A COVID-era exodus to low-tax states has New York state reeling financially: revenue during this fiscal year is down nearly 20%, according to a report.
New York, along with California, saw the steepest drops in tax-generated revenue this fiscal year. On the other end of the spectrum, Florida and Texas saw their coffers fill thanks to a pandemic-fueled migration.
New York’s levies declined by 19.5% while California has seen its state tax revenue fall by 24.9%, according to data revealed by Bloomberg News. Texas reported a 12.2% growth in state tax revenue while Florida saw a bump of 9.9%. That’s according to the data compiled by Urban-Brooking Tax Policy Center. Texas actually ended up with a budget surplus of $33 billion, which is a record for the state.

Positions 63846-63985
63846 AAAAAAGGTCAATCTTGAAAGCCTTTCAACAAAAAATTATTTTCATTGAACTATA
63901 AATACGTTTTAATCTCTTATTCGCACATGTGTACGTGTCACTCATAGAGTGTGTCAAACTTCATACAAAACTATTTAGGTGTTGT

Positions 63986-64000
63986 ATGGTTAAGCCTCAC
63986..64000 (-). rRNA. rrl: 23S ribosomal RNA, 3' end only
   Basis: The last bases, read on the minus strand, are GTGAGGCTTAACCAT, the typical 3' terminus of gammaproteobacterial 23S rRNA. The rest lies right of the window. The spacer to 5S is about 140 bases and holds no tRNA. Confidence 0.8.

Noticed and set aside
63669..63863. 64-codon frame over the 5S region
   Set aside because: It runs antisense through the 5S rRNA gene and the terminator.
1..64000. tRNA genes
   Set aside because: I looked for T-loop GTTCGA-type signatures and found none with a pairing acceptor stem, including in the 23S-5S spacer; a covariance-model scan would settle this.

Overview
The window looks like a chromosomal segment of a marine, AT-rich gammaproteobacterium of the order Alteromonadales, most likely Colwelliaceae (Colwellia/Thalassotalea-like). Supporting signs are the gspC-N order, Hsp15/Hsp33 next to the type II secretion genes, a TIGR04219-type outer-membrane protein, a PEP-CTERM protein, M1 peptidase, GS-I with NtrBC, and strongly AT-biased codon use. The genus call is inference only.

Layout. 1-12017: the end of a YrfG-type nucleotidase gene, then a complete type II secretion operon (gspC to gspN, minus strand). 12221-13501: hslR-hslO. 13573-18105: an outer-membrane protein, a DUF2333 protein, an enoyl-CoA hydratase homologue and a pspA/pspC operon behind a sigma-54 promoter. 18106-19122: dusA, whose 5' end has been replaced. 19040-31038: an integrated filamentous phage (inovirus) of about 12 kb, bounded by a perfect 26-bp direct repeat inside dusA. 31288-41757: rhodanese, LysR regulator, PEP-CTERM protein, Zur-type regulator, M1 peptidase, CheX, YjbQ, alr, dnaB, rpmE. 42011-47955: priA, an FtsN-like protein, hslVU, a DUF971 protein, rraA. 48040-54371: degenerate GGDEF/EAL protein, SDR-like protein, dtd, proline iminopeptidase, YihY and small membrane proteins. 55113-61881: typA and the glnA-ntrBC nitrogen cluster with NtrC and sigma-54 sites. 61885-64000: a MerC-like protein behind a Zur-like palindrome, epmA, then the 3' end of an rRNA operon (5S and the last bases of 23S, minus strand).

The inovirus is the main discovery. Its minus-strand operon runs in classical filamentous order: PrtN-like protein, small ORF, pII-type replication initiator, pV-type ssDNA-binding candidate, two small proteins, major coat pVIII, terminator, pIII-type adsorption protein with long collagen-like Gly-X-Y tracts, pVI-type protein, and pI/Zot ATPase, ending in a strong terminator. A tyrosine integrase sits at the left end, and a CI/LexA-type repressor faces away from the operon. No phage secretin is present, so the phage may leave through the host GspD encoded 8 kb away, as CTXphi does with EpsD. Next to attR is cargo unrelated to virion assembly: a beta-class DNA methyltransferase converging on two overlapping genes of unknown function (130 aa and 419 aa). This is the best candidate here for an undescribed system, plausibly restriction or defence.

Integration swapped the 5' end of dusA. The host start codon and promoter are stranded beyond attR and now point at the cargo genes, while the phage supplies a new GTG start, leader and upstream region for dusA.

The disparity can be explained by NY and CA watching their tax bases shrink. Each state saw their populations fall by nearly 300,000 residents in the year ending last July, according to Census Bureau data. That translates to $92 billion in income lost between the two states. New York lost $25 billion in adjusted gross income in 2021 and $20 billion in 2020, while California reported losses of $29 billion in 2021 and $18 billion in 2020.
New York specifically is also dealing with budget deficits after federal COVID money dried up. The state budget financial plan projects budget gaps of $5.1 billion in fiscal year 2025, $8.6 billion in fiscal year 2026, and $7.2 billion in fiscal year 2027.
Even in the earliest years of a post-pandemic world, the two states who dominate the opposing coasts have been witnessing a massive series of social and economic shifts.